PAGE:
Haydn Knew Where His Bread Was Buttered

Haydn knew where his livelihood came from. He pleased the royalty.

Haydn Knew Where His Bread Was Buttered.  Joseph Haydn was an Austrian composer of the Classical period. He created many musical forms in  chamber music such as the piano trio[2] . His contributions to musical form have earned him the epithets “Father of the Symphony” and “Father of the String Quartet“.[3] 

Now for the big question:  Musicians have had a difficult time making ends meet. How was he able to accomplish do so and quite well?  He composed for royalty. In addition he conducted the court orchestra for Austrian Prince Esterhazy. For most of creative musical output, Haydn was indeted to Esterhazy. Here’s what most do not know: He was treated as a servant. When he went to concerts in Esterhaz or Eisenstadt, he was required to dress in a lackey’s costume.  This is documented on page 12 in the book below. His humility saved him. He knew where his bread was buttered and “played ball.”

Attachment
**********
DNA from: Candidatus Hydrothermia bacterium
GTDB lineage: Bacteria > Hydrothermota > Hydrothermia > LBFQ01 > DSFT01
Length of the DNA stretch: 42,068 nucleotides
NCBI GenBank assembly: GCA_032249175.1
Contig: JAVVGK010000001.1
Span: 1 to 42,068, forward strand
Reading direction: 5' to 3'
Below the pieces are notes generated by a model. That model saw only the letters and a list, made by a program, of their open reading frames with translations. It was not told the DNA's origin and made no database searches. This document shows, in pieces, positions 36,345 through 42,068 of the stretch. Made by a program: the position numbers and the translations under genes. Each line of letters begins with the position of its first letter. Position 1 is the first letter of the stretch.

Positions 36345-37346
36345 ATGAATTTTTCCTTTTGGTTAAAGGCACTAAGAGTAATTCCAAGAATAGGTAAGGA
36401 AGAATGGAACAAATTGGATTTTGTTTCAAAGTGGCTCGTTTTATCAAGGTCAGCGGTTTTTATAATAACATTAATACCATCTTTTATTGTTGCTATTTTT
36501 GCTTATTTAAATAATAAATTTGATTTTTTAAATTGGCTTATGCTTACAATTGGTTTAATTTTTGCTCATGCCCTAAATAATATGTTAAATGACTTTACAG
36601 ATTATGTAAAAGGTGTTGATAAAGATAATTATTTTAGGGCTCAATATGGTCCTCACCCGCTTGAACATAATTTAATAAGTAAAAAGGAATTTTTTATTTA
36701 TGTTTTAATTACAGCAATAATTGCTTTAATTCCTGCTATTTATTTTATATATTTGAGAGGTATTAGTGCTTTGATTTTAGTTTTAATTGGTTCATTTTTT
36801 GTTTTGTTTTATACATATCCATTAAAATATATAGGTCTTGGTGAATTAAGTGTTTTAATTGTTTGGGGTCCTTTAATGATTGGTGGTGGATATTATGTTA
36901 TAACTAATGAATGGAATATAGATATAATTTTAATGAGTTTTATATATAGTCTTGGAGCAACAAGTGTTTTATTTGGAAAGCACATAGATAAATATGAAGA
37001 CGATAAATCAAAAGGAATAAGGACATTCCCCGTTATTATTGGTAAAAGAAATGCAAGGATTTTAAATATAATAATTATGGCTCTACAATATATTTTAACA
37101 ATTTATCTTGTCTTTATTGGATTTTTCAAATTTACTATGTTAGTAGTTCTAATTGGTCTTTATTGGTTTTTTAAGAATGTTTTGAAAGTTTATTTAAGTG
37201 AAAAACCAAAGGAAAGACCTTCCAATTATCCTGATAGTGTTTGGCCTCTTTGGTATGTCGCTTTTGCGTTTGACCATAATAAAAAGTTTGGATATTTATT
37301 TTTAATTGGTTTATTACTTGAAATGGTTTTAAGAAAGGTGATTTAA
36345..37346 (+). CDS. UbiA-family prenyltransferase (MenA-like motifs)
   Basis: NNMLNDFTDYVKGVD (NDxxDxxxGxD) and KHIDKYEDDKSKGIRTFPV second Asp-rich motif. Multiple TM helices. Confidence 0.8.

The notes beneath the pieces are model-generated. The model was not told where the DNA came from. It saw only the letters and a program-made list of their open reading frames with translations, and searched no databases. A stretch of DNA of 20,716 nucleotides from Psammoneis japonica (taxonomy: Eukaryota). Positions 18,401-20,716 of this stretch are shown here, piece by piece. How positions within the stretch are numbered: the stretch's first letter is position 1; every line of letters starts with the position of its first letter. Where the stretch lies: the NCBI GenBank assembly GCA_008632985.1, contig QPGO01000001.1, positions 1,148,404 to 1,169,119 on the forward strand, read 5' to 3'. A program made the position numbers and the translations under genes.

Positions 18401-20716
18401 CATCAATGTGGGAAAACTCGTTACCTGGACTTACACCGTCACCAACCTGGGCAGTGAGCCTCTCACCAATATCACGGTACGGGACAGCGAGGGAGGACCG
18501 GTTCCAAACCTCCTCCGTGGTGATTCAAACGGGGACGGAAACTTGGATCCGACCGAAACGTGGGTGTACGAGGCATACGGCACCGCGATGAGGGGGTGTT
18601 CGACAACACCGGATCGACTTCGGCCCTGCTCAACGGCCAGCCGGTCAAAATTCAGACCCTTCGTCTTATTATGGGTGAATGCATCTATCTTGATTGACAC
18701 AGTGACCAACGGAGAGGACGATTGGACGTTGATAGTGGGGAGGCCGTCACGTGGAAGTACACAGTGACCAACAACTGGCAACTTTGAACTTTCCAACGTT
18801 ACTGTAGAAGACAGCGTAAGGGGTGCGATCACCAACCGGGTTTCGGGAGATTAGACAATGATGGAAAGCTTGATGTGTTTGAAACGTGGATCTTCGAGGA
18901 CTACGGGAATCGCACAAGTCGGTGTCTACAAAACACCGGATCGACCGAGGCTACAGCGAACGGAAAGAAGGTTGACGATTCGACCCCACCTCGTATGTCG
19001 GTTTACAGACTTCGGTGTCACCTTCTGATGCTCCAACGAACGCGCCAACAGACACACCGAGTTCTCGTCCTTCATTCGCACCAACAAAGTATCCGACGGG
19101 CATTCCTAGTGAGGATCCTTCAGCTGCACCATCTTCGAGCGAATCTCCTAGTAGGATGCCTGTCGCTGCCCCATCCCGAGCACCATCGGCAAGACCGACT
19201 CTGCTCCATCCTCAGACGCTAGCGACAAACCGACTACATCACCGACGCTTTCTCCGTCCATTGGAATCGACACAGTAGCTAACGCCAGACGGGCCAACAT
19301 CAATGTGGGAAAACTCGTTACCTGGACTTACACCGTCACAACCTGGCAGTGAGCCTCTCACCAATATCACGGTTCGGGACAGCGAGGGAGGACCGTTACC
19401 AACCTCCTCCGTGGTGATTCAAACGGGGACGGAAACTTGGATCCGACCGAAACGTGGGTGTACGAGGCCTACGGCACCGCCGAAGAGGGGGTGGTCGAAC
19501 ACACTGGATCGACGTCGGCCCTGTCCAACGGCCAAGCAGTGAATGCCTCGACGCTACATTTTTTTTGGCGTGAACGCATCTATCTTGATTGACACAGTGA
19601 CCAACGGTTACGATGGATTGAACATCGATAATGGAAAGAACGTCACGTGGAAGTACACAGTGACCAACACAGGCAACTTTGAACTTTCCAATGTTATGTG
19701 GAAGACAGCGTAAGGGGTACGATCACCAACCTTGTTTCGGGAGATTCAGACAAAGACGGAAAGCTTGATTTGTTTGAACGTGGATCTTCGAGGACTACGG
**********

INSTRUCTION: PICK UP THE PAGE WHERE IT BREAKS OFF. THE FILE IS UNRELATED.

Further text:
This wonderful source of stories includes Haydn.
This book is more fun than a barrel of monkeys!


Once in a while the rebel was aroused in him. This came across in his Farewell Symhony. It is entitled Symphony No. 45 in F-sharp minor.  Esterhazy had kept the orchestra working beyond their specified calendar date. Instead of making a direct appeal to adjourn for the season, Haydn put his request into the music of the symphony.  At his instructions, during the final adagio each musician artfully  stops playing.   He wrote it in such a manner that toward the end, the musicians would one-by-one stop, snuff out their candles, and walk off stage. At the movement’s conclusion there were just two muted violins left on stage. These were played by Haydn himself and his concertmaster. The Prince got the idea of what he needed to do.  He adjourned the orchestra. Conclusion, Follow Haydn’s example: Even in protest be gentle and polite. You’re more apt to get the results that you want, or atleast a compromise.

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